The Djokovic Effect: Long line snakes around grounds
NEW YORK—Classes begin tomorrow for many grade-school students, but if they want to get a head start in economics, they can see the law of supply and demand in action today at the U.S. Open.
The Labor Day schedule is loaded, so much so that world No. 1 Novak Djokovic's match with Alexandr Dolgopolov was put on Louis Armstrong Stadium, the Open's second-largest court with a capacity of 10,103. It seems an unlikely venue for tennis' hottest star, but consider what happened yesterday: The tournament was forced to move the final match on Arthur Ashe Stadium (Sam Stosur vs. Maria Kirilenko) to the Grandstand when two preceding men's matches ran long—even though both were decided in three sets. Mardy Fish and Jo-Wilfried Tsonga are contesting one men's match on Ashe later today, and that may explain why Anastasia Pavlyuchenkova and Francesca Schiavone were scheduled on Flushing Meadows' biggest arena instead of Djokovic and Dolgopolov. (Serena Williams vs. Ana Ivanovic is the other Monday Ashe match.) Considering the night session features Caroline Wozniacki and Roger Federer, the USTA does not want the day session running long.
The scheduling decision is debatable, but it's a boon for grounds-pass holders, who are granted access to certain sections of Armstrong. But you know the old saw about something that seems too good to be true. By 11:45 A.M., one hour and 45 minutes after the public was allowed to enter the National Tennis Center, the line for Armstrong stretched back to the fountains outside Ashe on the opposite side of the facility. It's easily the longest line I can remember seeing here, by at least 10 times over. Apparently, everyone knew about Djokovic's not-before-1:00-P.M. descent on Armstrong, and everyone wants to see him.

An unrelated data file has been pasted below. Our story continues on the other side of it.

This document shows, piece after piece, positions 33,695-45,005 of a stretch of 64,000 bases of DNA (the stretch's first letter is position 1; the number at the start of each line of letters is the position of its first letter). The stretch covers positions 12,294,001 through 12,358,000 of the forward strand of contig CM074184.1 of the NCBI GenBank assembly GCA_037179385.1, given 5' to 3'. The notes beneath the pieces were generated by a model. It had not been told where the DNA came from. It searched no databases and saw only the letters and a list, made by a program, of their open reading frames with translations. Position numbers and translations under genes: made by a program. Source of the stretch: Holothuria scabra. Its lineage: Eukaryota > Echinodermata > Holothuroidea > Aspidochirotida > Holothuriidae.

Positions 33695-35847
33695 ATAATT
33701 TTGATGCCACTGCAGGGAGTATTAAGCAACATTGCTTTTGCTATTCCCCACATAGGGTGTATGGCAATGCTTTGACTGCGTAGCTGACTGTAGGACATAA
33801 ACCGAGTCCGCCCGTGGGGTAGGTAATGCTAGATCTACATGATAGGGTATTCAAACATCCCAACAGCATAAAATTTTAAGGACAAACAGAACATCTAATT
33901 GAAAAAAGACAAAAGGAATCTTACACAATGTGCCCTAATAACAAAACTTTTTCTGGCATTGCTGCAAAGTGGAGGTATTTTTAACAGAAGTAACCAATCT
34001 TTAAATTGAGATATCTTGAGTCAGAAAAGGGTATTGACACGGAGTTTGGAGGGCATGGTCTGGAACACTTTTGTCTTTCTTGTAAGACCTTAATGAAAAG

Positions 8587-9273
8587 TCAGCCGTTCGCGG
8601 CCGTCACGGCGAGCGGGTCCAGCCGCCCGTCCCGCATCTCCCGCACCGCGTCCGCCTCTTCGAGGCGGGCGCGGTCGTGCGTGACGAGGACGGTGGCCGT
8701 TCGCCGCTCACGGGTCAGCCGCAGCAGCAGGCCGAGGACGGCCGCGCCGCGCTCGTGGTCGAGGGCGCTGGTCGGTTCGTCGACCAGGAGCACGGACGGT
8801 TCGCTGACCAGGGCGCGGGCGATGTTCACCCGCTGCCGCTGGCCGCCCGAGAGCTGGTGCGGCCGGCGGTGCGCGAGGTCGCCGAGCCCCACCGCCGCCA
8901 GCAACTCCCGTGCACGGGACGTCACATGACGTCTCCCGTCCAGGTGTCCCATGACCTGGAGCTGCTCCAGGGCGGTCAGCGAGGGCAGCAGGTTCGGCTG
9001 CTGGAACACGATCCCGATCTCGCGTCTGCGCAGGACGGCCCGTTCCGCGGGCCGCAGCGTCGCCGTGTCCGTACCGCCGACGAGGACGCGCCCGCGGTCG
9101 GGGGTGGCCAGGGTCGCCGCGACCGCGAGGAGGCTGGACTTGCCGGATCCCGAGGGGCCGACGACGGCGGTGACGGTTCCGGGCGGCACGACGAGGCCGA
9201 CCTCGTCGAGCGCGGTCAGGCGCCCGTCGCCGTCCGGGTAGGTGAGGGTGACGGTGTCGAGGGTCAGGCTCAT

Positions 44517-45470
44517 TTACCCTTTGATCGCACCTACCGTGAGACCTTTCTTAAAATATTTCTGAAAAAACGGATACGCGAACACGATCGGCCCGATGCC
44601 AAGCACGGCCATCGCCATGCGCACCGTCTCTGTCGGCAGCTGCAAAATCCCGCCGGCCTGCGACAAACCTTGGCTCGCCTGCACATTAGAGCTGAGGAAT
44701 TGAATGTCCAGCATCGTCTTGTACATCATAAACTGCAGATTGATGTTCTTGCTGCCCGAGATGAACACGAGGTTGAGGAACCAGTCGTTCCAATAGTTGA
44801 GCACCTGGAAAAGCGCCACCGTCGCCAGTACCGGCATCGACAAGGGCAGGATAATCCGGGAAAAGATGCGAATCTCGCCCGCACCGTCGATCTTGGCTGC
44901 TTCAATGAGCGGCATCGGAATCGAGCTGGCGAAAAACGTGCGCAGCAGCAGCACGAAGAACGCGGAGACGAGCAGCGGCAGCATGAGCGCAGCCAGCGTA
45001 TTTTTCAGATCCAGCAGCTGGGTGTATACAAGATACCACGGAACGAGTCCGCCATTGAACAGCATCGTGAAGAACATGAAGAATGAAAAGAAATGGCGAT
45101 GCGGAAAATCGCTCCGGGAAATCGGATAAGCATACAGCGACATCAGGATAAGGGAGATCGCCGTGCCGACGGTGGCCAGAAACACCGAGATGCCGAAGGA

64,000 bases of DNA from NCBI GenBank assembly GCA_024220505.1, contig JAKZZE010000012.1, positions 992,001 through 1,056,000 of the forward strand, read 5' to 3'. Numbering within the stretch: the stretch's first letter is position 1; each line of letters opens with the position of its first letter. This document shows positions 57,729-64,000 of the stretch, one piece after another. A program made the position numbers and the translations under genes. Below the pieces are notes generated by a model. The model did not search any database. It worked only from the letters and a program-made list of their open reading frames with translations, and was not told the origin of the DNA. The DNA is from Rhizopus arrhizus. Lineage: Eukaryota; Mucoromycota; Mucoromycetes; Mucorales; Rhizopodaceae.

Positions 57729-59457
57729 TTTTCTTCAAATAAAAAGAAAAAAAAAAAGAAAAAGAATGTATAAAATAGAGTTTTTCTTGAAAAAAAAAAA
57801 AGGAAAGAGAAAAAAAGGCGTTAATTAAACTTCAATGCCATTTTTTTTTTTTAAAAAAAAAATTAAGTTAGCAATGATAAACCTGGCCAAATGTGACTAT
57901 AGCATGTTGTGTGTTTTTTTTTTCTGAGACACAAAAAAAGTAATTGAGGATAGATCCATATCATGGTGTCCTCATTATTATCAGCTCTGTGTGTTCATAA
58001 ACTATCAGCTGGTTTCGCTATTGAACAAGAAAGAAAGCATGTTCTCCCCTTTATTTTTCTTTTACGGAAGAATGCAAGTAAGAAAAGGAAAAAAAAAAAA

Well, almost everyone. Besides the daunting wait these determined queuers face, another unfortunate byproduct is that first-time visitors to the Open may confuse this anomaly with standard operating procedure. When I asked a man near the end of the line how long he was willing to wait, he didn't seem aware that he was waiting for Djokovic's match. (He said he wasn't sure how long he'd stick it out.) Thankfully, USTA employees are positioned around the line—one of them told patrons by the fountain at 11:45 than they "will get in, 100 percent"—and police officers are nearby to ensure no cheating, like a car on the Long Island Expressway driving all the way up to an exit and wedging its way in.
But most fans are here for one reason—the 60-2 Serb. By 1:15, the line had grown longer, nearly extending to the South Gate entrance. For those that entered it much earlier, the payoff appears to be worth it. "One hour and 20 minutes," a man near the front of the line told me how long he'd been waiting. And I did recognize the shirts of some fans who I first saw outside Ashe hours ago. The opening week of the Open gives grounds-pass holders the best value, with an array of matches to choose from, but to see Djokovic during his historic season for $58, the cost of a grounds ticket, perhaps rivals that—if they can actually get into Armstrong and see him.
"It's all Djokovic's fault," said one man in the line.
It probably is.